Individuals with conduct disorder may demonstrate a pattern of aggressiveness toward people and animals, vandalism and/or theft of property, and other serious rule violations. Conduct disorder emerges prior to the age of 16 and is more common in males. Prevalence estimates are variable and have been as high as >10%.

Oppositional defiant disorder and conduct disorder are all associated with significant impairment in home, school, and occupational settings and can lead to disciplinary, legal, and physical injury consequences. Individuals that present with patterns of behavior similar to yet do not meet DSM-IV criteria for oppositional defiant or conduct disorders can be diagnosed with disruptive behavior disorder, not otherwise specified. Psychotropic medication commonly targets reduction of aggression among individuals presenting with these conditions.

Scales and Tests Used to Measure Outcomes

There are many methods of measuring outcomes with antipsychotic drugs and severity of extrapyramidal side effects using a variety of assessment scales. Appendix A summarizes the most common scales and provides a comprehensive list of scale abbreviations. Appendix B is a glossary, such as statistical terms, and Appendix C is a list of abbreviations used in this report.

Purpose and Limitations of Evidence Reports

Systematic reviews, or evidence reports, are the building blocks underlying evidence-based practice. An evidence report focuses attention on the strength and limits of evidence from published studies about the effectiveness of a clinical intervention. The development of an evidence report begins with a careful formulation of the problem. The goal is to select questions that are important to patients and clinicians, then to examine how well the scientific literature answers those questions.

An evidence report emphasizes the patient’s perspective in the choice of outcome measures. Studies that measure health outcomes (events or conditions that the patient can feel, such as quality of life, functional status, and fractures) are emphasized over studies of intermediate outcomes (such as changes in bone density). Such a report also emphasizes measures that are easily interpreted in a clinical context. Specifically, measures of absolute risk or the probability of disease are preferred to measures such as relative risk. The difference in absolute risk between interventions is dependent on the numbers of events in both groups, such that the difference (absolute risk reduction) is smaller when there are fewer events. In contrast, the difference in relative risk is fairly constant across groups with different baseline risk for the event, such that the difference (relative risk reduction) is similar across these groups. Relative risk reduction is often more impressive than the absolute risk reduction. Another measure useful in applying the results of a study is the number needed to treat (or harm). The number needed to treat represents the number of patients who would have to be treated with an intervention for 1 additional patient to benefit (experience a positive outcome or avoid a negative outcome). The absolute risk reduction is used to calculate the number needed to treat.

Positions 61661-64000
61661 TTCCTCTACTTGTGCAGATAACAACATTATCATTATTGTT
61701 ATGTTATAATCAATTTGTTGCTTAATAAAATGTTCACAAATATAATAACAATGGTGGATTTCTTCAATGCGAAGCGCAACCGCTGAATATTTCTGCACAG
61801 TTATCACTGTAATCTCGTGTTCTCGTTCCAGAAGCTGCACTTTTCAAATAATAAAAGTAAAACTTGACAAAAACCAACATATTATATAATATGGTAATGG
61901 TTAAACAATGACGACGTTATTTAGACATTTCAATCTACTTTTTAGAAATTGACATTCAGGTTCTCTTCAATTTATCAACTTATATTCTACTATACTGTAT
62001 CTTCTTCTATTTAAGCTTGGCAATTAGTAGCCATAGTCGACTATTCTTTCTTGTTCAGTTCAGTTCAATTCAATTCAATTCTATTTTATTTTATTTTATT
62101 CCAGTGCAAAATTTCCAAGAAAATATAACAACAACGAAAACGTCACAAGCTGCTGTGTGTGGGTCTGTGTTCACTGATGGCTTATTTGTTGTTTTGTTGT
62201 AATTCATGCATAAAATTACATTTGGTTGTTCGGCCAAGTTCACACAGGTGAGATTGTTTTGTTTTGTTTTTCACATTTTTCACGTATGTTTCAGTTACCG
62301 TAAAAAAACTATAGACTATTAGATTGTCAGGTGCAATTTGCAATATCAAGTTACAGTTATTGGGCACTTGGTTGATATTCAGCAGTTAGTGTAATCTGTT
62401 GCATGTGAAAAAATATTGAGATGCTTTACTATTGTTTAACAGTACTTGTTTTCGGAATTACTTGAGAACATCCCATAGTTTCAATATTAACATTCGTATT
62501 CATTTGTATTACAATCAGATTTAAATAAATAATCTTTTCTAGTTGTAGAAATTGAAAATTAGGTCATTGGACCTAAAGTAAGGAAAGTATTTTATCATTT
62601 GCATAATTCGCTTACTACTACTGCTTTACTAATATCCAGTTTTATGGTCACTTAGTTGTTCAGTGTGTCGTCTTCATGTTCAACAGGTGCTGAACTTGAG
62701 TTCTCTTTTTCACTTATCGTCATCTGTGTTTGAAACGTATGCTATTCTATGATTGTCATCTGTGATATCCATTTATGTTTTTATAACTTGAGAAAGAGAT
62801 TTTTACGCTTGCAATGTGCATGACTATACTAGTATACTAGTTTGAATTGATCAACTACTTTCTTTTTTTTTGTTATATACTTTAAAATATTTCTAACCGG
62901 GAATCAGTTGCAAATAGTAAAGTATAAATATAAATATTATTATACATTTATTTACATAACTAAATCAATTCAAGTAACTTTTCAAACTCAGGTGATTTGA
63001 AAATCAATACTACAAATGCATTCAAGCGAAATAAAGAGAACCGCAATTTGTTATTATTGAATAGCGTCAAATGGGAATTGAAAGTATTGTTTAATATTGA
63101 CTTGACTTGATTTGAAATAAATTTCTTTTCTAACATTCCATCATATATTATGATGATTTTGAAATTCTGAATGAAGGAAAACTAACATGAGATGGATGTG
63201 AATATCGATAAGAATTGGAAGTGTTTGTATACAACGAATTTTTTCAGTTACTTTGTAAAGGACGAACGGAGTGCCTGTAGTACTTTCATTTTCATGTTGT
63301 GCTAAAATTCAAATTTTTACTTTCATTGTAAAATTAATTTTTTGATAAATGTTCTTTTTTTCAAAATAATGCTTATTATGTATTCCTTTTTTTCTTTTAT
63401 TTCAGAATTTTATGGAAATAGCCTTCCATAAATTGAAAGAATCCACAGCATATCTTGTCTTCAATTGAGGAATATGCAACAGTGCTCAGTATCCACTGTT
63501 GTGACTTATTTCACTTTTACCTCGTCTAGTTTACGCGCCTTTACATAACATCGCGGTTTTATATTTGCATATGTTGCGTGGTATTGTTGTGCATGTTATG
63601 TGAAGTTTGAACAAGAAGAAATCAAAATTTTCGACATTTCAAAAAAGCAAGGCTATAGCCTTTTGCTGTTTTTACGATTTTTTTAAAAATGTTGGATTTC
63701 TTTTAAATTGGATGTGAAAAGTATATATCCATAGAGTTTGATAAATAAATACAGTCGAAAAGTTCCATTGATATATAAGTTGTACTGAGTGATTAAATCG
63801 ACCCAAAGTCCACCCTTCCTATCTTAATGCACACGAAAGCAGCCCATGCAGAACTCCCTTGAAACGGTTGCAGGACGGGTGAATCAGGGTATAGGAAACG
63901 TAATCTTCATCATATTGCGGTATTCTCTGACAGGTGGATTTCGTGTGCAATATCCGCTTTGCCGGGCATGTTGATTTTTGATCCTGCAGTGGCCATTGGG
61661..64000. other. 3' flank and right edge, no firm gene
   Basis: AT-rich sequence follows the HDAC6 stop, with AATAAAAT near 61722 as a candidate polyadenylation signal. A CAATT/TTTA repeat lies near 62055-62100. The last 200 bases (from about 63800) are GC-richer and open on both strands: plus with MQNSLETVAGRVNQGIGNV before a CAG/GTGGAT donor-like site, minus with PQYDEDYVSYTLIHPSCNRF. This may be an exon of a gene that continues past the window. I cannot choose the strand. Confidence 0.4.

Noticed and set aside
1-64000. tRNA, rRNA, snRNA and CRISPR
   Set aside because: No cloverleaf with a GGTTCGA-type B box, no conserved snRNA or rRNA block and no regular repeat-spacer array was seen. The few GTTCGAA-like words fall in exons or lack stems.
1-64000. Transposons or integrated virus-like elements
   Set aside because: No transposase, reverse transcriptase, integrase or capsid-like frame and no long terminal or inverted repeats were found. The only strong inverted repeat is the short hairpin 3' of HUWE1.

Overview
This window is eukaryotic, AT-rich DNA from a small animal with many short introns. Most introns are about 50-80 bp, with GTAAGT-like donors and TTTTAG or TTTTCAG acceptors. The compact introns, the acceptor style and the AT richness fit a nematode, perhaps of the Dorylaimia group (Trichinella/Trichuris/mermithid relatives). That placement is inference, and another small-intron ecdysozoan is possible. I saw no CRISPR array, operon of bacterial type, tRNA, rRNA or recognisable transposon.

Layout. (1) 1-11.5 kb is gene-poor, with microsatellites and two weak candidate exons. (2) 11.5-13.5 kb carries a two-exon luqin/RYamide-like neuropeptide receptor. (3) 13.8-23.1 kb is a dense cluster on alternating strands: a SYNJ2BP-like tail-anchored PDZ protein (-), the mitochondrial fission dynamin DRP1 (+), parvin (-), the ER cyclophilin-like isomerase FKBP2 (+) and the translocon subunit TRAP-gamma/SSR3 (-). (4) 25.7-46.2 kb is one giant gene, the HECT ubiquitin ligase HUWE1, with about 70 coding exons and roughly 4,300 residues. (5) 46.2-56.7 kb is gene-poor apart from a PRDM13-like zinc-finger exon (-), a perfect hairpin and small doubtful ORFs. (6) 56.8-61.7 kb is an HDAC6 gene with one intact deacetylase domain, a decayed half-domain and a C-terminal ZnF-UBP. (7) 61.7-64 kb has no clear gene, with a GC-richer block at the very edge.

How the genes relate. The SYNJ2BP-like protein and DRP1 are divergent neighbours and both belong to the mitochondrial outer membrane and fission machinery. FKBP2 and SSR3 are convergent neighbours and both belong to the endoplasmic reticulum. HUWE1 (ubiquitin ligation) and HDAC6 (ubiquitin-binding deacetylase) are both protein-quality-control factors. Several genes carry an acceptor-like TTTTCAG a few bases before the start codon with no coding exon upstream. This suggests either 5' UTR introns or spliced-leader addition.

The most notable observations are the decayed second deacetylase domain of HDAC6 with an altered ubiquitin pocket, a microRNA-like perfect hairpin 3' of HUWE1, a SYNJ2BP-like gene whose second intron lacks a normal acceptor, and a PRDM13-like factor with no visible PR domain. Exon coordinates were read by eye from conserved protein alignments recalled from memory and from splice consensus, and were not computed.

An evidence report also emphasizes the quality of the evidence, giving more weight to studies that meet high methodological standards that reduce the likelihood of biased results. In general, for questions about the relative benefits of a drug, the results of well-done, randomized controlled trials are regarded as better evidence than results of cohort, case-control, or cross-sectional studies. These studies, in turn, are considered better evidence than uncontrolled trials or case series. For questions about tolerability and harms, controlled trials typically provide limited information. For these questions, observational study designs may provide important information that is not available from trials. Within this hierarchy, cohort designs are preferred when well conducted and assessing a relatively common outcome. Case control studies are preferred only when the outcome measure is rare, and the study is well conducted.